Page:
District implements new visitor screening system

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By Soumya Krishna and Faith Zantua, Staff Reporters On Nov. 7, TESD implemented the Raptor Technologies’ Visitor Management System, a software that monitors visitors who enter school buildings. The district implemented the new system to make the acceptance and production of visitor badges more efficient and to ensure that no one in the school buildings...

By Soumya Krishna and Faith Zantua, Staff Reporters

On Nov. 7, TESD implemented the Raptor Technologies’ Visitor Management System, a software that monitors visitors who enter school buildings. The district implemented the new system to make the acceptance and production of visitor badges more efficient and to ensure that no one in the school buildings poses a safety threat.

The Raptor System requires all visitors and volunteers entering a school building to present a valid, state-issued ID, which school staff will scan across a national sex offender database. If the visitor does not have a match on the database, the system will print out a temporary badge for them to wear. The badge will state their name, the visit’s date and its purpose.

If the visitor is matched with the sex offender database, they will be denied entry unless they are attending a parent-teacher meeting. In this circumstance, they will attend the meeting virtually or staff members will escort them for as long as they are in the building.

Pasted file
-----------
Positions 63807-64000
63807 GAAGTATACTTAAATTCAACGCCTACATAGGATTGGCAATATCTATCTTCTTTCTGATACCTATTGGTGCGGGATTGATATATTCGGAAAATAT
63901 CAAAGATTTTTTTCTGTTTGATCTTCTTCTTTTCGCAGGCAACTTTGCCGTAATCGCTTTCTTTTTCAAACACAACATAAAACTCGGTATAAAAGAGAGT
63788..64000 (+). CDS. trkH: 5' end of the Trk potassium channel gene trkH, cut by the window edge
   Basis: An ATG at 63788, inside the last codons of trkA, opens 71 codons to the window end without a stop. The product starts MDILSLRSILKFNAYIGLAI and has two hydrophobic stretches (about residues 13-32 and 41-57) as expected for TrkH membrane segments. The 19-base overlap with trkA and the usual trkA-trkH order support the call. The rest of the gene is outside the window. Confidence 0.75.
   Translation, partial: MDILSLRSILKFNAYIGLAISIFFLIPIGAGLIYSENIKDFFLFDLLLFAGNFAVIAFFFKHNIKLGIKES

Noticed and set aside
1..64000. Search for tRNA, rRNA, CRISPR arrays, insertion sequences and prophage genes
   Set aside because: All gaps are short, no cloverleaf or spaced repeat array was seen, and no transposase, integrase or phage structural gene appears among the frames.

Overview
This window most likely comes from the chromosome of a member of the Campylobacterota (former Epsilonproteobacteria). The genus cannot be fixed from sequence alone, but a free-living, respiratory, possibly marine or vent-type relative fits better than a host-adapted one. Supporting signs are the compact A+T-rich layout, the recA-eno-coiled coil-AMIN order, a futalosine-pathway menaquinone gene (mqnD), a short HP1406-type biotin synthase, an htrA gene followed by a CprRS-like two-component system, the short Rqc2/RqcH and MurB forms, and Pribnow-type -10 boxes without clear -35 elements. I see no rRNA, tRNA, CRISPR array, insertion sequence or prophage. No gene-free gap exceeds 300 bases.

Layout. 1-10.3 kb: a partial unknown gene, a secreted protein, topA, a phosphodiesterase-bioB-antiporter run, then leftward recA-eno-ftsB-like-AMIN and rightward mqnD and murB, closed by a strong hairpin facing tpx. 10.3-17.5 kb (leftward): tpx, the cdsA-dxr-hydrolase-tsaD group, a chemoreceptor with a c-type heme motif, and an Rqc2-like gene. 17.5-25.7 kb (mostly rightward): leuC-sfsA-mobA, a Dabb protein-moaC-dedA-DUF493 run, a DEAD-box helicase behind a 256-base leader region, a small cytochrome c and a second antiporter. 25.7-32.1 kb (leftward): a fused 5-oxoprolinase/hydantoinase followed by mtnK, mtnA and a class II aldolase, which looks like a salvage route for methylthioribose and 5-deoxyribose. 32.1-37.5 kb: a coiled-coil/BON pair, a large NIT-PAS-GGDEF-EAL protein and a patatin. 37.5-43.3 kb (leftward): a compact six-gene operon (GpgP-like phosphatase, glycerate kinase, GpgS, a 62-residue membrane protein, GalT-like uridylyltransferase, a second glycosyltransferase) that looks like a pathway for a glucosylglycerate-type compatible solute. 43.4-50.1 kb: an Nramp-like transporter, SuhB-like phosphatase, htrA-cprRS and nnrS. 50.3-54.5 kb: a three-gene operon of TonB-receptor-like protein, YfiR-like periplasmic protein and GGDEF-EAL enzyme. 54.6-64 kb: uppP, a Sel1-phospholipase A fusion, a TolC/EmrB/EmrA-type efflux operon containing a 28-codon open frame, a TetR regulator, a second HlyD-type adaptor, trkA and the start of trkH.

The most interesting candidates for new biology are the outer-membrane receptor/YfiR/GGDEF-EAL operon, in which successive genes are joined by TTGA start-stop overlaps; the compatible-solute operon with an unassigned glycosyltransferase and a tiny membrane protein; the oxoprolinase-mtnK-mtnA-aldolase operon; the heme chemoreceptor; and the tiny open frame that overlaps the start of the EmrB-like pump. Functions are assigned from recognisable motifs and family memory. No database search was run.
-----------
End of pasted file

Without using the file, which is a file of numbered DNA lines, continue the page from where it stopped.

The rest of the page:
“We want to make sure folks feel safe, that they know that people in the building are supposed to be in the building,” said TESD Director of Safety Dr. Chris Groppe. “And if you don’t have one of those things (either a feeling of safety or knowledge of who is allowed in the school building), then we want to know why.”

The system’s approximate cost for the whole-district implementation was $18,688. The added cost to the district brought forth questions about whether it was worth implementing. Twelfth grade assistant principal Dr. Patrick Boyle oversees security at Conestoga and believes that the new system will prove to be of assistance.

“I’ve actually visited other schools where they have it in place,” Boyle said. “And I’ve seen how it works and how much quicker it is to get access to the building rather than waiting for (staff) to hand-write a pass.”

The system is an improvement to the previous process of accepting school visitors by having them write down their names when signing in and out. It allows the individual schools’ administrations to accurately keep track of who is in a given building throughout the school day in an easier fashion.

Students and staff can also identify the visitors within the building as they will have stickers issued for their visit. Because of these reasons, some school security appreciate the system.

“I like (the new visitor system). I’m comfortable with it,” said security member Gennale McKissick. “And for the most part, we haven’t had any negative feedback about it.”

As of now, the Visitor Management System will be in place at all district schools for three years. This time frame is subject to change based on its effectiveness.

“When we usually have a new system like this,” Boyle said, “we evaluate it as it goes on to see the effectiveness of it and the viability of it as well.”

 


Soumy Krishna can be reached at [email protected]

Faith Zantua can be reached at [email protected]

 

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